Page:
I run on occasion, but I wouldn’t go so far as to say I’m a runner. Truth be told, I’m probably more of a plodder. One foot in front of the other, slow and tortoise-like.
I’ve heard the term “runner’s high,” but so far the only high I’ve experienced comes after the run, when I eat the bowl of ice cream I promised myself as a reward.
So when I read this verse in Hebrews about running the race of faith, I have to say it doesn’t automatically instill inspiration in me:
Since we are surrounded by such a huge crowd of witnesses to the life of faith, let us strip off every weight that slows us down, especially the sin that so easily trips us up. And let us run with endurance the race God has set before us.
When I think of spiritual running, I tend to conjure up images of plodding along in the life of faith, putting one foot in front of the other from now until glory-be.
I’m not usually feeling the spiritual runner’s high.
But a few weeks ago, when I went to my parents’ house for a family get-together, something changed my perspective on the kind of running God might be talking about.
As I pulled into my parents’ driveway, my almost-two-year-old niece was in the garden, “helping” pick cucumbers. The minute I got out of the car, Addie spied me and started waddle-running toward me as fast as her little legs could take her. Her arms swung haphazardly from side to side as she zigzagged across the yard.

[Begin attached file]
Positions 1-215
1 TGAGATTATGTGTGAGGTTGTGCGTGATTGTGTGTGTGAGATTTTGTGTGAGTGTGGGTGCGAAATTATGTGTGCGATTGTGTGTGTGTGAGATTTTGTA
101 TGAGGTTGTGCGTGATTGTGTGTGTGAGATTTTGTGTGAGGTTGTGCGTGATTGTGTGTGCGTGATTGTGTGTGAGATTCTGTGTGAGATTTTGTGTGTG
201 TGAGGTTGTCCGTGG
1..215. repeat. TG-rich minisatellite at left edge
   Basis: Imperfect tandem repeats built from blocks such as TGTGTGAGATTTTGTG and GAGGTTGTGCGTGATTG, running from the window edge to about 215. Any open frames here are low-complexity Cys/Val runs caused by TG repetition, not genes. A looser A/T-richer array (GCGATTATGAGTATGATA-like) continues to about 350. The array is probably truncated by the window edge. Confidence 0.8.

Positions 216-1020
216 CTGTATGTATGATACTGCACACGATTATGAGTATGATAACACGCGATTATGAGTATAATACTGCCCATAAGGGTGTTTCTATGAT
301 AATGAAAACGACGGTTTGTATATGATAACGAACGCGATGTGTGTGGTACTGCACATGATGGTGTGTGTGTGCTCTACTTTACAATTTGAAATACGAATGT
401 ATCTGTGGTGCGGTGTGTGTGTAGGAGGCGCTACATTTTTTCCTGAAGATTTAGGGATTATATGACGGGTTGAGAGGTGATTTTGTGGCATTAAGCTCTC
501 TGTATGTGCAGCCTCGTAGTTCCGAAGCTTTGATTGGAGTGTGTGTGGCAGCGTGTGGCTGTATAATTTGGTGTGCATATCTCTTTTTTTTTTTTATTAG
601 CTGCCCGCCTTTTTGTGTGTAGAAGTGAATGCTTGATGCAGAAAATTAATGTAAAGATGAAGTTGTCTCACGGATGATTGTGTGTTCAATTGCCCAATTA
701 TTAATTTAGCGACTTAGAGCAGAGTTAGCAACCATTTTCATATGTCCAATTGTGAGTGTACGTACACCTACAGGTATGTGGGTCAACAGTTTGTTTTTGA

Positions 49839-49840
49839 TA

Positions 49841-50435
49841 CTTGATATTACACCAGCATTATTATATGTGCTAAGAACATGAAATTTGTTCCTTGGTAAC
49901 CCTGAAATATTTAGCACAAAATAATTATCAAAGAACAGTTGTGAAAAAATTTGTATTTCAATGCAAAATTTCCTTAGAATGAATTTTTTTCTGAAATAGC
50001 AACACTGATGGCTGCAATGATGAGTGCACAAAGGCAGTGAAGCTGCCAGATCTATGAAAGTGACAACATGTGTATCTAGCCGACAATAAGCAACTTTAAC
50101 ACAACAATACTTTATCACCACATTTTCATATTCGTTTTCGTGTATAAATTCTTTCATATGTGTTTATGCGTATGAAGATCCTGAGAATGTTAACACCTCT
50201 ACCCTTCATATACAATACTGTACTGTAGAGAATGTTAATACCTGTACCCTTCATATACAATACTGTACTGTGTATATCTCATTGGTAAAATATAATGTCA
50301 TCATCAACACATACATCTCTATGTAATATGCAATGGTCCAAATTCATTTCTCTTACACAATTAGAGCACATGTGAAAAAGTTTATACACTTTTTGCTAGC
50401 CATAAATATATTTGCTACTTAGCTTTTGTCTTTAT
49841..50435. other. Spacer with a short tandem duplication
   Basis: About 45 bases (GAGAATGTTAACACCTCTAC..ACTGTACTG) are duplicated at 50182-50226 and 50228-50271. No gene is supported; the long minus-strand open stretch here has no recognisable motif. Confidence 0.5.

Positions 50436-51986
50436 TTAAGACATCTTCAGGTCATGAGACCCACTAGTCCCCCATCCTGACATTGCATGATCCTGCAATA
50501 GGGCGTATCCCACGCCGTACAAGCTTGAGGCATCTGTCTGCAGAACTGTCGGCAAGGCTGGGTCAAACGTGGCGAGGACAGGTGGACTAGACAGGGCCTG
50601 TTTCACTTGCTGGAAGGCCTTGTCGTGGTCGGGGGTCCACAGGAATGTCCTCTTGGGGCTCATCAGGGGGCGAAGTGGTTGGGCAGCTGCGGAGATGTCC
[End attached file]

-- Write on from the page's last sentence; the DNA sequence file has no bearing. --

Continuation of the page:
When she was about halfway to me, she hit a dip in the grass. Bam! Down she went, toppling bum over heels. But she barely seemed to notice—she just got up and kept running.
When she got closer, I saw something that permanently melted my auntie-heart: An impish grin was spreading across Addie’s face, her trademark dimple indenting one cheek. And that smile was running toward me for a hug.
Addie wasn’t plodding. She wasn’t trudging along, forcing one foot in front the other. She was running out of sheer joy. She had her destination in mind, and nothing was going to stop her.
That’s how I want to run this race of faith. I don’t want to run out of duty or because it’s good for me. I want to run more like Addie.
I want to run with a heart that’s overflowing with joy, knowing I’m running toward someone I love, toward someone who loves me.
Even when the race is hard and the finish line seems impossibly far away, know this: God is waiting for you at the finish line, with his arms open wide.
Seek . . . to cultivate a buoyant, joyous sense of the crowded kindnesses of God in your daily life.